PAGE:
Why the return of refugees and internally displaced people is such a thorny issue in South Sudan

Why the return of refugees and internally displaced people is such a thorny issue in South Sudan


South Sudan’s government wants millions of people who fled the country’s devastating civil war to return home ahead of national elections tentatively scheduled for 2023.

But some humanitarians worry that returns could be risky as violence continues to flare around the country despite a 2018 peace agreement and the subsequent formation of a unity government.

There are also fears that government officials might use returns to build up demographic majorities for their constituencies with a view to a future election, while ensuring that other groups – more likely to vote against them – remain displaced.

Despite these fears, last November, the UN’s top official in South Sudan, Nicholas Haysom, optimistically claimed the nation was on the “cusp of a breakthrough” – set, he said, to become “a peaceful, stable, and prosperous country for the first time since its independence”.

Some UN agencies appear to agree with that assessment and are hoping to support the government in its efforts to help return the 2.3 million refugees and two million internally displaced people who have fled the civil war, which began in December 2013, and more recent heavy flooding.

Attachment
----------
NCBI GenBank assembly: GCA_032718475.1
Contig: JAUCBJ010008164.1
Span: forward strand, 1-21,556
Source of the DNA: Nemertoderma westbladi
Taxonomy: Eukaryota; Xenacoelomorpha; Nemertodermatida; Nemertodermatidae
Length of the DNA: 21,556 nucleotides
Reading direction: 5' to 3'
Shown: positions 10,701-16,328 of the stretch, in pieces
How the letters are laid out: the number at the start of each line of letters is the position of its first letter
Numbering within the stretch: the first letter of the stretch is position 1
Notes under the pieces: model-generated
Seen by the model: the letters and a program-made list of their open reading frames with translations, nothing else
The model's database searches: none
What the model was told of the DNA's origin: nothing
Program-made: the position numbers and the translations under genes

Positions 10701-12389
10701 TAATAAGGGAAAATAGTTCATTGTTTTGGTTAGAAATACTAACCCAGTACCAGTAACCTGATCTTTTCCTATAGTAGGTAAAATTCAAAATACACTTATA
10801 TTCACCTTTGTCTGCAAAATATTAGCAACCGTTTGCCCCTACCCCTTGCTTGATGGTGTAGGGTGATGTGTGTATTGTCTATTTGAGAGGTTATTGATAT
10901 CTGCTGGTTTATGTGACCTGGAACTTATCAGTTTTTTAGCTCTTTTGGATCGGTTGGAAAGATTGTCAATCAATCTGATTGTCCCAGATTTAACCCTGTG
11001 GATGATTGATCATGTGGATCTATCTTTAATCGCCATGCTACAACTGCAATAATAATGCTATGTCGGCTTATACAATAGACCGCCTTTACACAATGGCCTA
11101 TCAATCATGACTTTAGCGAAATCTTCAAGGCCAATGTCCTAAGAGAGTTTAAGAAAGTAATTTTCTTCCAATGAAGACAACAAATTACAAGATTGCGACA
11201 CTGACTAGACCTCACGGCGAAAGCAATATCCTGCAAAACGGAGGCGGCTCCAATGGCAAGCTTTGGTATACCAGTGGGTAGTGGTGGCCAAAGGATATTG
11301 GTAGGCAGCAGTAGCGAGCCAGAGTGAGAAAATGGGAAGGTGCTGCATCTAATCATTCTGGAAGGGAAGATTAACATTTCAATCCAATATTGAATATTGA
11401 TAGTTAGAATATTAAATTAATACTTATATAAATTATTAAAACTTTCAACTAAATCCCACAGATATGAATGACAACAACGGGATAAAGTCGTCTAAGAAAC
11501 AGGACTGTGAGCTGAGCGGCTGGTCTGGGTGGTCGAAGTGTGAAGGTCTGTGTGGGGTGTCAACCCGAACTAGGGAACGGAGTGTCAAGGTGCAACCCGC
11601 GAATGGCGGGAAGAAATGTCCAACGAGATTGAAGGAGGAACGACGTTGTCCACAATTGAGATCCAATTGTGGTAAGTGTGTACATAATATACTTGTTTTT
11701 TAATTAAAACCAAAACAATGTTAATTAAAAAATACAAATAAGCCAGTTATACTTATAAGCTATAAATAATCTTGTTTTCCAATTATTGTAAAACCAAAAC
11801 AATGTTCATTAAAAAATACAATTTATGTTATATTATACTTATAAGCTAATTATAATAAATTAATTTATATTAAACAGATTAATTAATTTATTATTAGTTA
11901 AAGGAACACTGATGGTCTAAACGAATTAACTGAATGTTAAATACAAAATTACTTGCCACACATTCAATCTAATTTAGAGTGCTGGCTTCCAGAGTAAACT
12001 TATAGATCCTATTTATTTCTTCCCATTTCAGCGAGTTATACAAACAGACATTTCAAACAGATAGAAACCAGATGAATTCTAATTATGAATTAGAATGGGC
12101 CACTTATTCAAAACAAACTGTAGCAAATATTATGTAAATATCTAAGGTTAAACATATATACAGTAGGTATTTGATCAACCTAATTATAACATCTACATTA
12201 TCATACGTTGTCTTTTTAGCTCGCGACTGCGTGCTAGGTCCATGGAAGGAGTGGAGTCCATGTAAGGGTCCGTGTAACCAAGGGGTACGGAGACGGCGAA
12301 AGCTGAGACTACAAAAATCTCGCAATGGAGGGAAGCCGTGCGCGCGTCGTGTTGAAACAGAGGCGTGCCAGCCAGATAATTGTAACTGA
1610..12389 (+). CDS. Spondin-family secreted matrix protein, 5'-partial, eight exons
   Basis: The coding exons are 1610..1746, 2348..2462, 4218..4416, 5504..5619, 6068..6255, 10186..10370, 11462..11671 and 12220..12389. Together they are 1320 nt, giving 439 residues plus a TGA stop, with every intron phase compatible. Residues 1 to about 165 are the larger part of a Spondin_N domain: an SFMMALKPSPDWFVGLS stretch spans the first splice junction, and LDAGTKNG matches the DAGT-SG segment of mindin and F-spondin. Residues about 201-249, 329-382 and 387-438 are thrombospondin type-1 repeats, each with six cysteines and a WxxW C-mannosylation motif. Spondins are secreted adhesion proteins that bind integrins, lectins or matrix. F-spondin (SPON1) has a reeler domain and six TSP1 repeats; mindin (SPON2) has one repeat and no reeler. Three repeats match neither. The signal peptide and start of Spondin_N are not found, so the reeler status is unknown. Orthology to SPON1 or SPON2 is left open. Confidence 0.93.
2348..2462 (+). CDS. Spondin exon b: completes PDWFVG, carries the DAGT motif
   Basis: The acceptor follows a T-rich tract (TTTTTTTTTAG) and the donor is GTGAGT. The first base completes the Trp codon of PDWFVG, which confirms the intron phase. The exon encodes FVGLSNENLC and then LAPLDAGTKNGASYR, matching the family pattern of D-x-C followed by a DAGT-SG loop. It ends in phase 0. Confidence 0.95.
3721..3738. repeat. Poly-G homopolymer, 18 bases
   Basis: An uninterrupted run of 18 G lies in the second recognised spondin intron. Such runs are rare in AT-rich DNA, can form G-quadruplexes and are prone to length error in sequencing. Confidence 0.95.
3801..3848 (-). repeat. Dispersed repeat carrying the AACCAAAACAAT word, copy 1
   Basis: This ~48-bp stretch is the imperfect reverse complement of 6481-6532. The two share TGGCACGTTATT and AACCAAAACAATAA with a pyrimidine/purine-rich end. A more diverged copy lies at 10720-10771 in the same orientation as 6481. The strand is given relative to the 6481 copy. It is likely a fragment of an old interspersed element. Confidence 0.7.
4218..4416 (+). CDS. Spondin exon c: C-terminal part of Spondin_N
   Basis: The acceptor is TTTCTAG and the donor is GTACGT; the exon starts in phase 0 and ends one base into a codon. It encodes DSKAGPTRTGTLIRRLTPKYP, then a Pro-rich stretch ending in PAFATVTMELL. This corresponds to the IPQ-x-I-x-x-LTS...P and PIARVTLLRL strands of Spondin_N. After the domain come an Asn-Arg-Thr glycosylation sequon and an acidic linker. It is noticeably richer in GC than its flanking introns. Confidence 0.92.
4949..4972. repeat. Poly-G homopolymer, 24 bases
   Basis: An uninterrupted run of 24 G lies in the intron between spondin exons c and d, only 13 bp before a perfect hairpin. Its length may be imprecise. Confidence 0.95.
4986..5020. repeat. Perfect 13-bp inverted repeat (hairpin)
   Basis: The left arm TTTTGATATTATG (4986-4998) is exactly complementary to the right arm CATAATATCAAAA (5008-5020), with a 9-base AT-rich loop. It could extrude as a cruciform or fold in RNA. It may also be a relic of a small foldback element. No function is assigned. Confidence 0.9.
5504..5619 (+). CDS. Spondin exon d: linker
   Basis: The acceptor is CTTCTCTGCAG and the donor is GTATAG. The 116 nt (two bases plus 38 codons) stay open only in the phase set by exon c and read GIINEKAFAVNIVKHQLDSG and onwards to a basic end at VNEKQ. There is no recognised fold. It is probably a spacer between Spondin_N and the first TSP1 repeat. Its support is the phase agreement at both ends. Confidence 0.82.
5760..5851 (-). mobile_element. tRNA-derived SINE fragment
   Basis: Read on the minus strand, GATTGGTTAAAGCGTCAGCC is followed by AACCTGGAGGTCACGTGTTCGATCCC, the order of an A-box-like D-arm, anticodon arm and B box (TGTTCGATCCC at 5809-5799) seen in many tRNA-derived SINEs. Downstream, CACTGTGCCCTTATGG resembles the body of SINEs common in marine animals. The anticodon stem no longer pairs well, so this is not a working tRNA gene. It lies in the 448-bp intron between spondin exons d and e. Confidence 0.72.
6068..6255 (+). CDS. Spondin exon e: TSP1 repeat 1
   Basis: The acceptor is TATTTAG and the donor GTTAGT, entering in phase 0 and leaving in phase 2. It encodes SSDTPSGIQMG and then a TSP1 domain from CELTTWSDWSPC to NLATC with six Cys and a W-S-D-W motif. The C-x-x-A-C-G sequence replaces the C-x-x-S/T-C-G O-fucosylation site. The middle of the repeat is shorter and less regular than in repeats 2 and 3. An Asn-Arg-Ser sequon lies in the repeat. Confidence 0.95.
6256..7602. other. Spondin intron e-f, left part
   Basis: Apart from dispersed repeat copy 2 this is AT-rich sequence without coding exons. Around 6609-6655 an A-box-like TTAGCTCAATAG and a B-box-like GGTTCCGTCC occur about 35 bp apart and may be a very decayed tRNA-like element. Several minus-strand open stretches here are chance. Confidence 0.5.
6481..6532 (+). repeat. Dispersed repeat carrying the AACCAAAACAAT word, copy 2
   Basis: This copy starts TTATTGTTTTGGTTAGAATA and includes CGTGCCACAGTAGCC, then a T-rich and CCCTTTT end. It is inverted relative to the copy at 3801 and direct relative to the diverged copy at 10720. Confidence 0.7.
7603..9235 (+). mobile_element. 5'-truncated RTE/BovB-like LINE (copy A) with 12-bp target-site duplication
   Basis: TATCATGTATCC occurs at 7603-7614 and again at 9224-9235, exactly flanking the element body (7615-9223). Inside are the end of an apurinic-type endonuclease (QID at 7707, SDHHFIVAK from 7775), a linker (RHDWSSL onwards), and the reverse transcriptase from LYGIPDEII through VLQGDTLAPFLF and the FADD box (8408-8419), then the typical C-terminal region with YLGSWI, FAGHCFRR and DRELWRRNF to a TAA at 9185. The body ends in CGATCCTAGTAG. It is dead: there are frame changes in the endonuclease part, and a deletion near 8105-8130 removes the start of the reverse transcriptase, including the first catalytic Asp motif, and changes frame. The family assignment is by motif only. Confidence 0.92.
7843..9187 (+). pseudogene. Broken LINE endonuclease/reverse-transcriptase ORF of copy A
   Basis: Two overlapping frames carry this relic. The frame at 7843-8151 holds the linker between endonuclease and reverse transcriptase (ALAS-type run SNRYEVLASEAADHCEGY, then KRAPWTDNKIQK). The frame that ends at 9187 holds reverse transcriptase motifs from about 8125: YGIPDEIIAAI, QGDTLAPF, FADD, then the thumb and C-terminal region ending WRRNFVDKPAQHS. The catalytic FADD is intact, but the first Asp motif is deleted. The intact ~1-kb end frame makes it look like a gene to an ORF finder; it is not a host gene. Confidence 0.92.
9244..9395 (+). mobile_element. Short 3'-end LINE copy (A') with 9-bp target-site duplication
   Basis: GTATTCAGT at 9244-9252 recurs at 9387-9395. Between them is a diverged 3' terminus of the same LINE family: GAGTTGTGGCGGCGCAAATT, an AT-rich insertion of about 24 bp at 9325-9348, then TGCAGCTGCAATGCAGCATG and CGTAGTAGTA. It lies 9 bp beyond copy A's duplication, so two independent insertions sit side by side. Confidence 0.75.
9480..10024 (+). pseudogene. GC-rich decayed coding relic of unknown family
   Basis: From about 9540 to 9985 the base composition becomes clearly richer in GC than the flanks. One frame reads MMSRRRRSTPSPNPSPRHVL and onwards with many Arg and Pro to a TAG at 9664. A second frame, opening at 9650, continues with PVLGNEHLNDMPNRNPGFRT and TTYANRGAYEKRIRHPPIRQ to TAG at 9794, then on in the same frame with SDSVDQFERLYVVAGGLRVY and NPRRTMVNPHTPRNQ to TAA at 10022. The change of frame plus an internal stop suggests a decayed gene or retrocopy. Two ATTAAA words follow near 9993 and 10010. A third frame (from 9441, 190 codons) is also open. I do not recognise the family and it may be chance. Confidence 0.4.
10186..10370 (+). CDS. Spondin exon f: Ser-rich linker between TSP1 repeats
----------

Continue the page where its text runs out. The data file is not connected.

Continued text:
“The government is very positive about returns,” Sophia Glazunova, *senior protection cluster coordinator in South Sudan for the UN’s refugee agency, UNHCR, said. “We need to help people come back and integrate.”

The two million refugees who fled the civil war are largely in Uganda and Sudan, with smaller populations in Ethiopia, Kenya and the Democratic Republic of Congo. The internally displaced are widely scattered throughout South Sudan, with heavy displacement caused by continued conflict in the regions of Equatoria and Greater Upper Nile, as well as by heavy flooding in much of the country.

Although UNHCR’s official position is that conditions aren’t right in South Sudan to facilitate returns now, the agency has said it is willing to support spontaneous refugee returns that have already taken place and to facilitate the return of internally displaced people (IDPs). Since the signing of the peace agreement in 2018, UNHCR and other humanitarian agencies have facilitated the return of 18,690 IDPs.

Some humanitarians are concerned, however, about returning displaced people while land occupation issues remain unresolved and families lack the savings that would enable them to reconstruct lives in regions razed by war.

Returns could also prove dangerous as conflict continues around much of the country, implementation of crucial security arrangements related to the peace agreement are stalled, and heavy flooding has displaced hundreds of thousands of people.

New political tensions are also expected to emerge in the run-up to the 2023 polls – the country’s first since independence – with census-taking and the voter registration process anticipated to be especially contentious.

“Looking back historically, it is not just election day itself that could present protection concerns, but everything leading up to it,” said Alicia Luedke, a conflict analyst in South Sudan for the International Organization for Migration, the UN’s migration agency.